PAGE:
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Work Detachable headrest
Department of Egyptian Antiquities: Objects from everyday life
© 1992 RMN / Hervé Lewandowski
Objects from everyday life
Although the headrest or "bed-head" is hardly used in the modern world, this little furniture item looks surprisingly modern, practical, and elegant-as do many pieces of furniture from Pharaonic Egypt.
A functional and elegant piece of furniture
This supple yet firm headrest was assembled by fitting two indented pieces of wood together; it must have been considerably more stable than those which consisted of a central pillar on an oblong base. The reassuring impression of stability is reinforced by the design of the legs: two pairs of clawed feet, which grasp the little crosspiece that joins them. The feline paw was a frequent decorative motif in Egyptian furniture that was perfectly compatible with a functional structure. Two little ivory inlays join in the center, where the two sections meet. The claws are also inlaid with ivory, which stands out vividly against the red-brown wood.
Sleeping with a headrest
The headrest was a common item of furniture in Pharaonic antiquity. During the Old Kingdom, its form was inspired by the pillars of large-scale architecture. Some headrests were made of stone and may have been specially produced for tombs. During the first half of the New Kingdom, in the 18th Dynasty, it was customary for the deceased to be buried with his belongings, so many authentic furniture items from this period have survived, with traces of wear to prove that they really were used in houses. The curved neck rest of this piece appears to be polished by use.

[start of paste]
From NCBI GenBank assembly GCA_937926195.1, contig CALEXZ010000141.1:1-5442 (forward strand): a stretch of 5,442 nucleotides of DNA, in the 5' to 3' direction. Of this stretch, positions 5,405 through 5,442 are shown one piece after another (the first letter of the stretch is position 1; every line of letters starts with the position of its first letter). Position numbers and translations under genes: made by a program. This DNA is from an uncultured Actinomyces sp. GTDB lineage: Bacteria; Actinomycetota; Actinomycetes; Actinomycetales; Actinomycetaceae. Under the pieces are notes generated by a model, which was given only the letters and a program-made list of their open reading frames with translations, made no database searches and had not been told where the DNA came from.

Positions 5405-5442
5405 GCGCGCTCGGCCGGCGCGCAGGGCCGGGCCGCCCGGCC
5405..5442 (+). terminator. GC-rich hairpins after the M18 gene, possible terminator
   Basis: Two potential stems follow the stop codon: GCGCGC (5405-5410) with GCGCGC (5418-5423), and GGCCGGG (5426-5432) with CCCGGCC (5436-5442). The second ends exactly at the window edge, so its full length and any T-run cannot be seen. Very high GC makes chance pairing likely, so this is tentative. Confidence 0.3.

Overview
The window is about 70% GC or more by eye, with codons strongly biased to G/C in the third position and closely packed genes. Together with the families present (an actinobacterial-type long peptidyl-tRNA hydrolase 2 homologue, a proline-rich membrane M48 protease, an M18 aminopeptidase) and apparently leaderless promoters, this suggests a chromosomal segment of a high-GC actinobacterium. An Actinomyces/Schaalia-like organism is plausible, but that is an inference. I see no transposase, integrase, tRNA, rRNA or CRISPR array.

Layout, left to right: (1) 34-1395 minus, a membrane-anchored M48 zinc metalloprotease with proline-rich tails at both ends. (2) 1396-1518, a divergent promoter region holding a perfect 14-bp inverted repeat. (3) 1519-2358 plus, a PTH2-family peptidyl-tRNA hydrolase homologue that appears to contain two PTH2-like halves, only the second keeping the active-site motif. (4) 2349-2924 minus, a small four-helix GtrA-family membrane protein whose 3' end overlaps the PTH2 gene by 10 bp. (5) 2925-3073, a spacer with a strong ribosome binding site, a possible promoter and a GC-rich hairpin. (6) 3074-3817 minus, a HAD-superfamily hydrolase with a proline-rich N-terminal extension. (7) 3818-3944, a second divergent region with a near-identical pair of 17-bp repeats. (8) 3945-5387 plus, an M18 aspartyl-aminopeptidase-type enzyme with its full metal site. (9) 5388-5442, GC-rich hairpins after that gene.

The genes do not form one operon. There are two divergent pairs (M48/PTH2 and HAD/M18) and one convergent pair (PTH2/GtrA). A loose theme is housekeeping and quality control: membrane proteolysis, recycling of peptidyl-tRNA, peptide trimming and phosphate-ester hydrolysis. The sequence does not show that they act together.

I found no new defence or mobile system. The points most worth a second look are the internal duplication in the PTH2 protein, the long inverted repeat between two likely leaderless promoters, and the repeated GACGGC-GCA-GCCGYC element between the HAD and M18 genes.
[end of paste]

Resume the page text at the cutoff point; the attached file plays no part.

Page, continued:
A chapter from the Book of the Dead: the formula for the headrest
In the New Kingdom Book of the Dead, one chapter (43, according to Egyptologists' numbering scheme) is illustrated with the image of a headrest. The text of one version is as follows:
"The Chapter of Not Letting the Head of a Man Be Cut Off from His Body in Khert-Neter
The Osiris Ani saith: I am a Great One, the son of a Great One. [I am] Fire, the son of Fire, to whom was given his head after it had been cut off. The head of Osiris was not removed from his body, and the head of Osiris Ani shall not be removed from his body. I have knitted myself together, I have made myself whole and complete. I shall renew my youth. I am Osiris Himself, the Lord of Eternity." (translated by E. A. Wallis Budge)
The headrest was the natural place of protection for the deceased's head. During the Middle Kingdom, it was placed under the head of the mummy. During the Late Period, a hematite amulet in the form of a headrest was inserted into the wrappings under the mummy's neck.
New Kingdom, 1550-1069 BC
Wood with ivory inlay
H. 27.3 cm; W. 7.4 cm
Purchase, Clot Bey collection, 1852
Home and furniture
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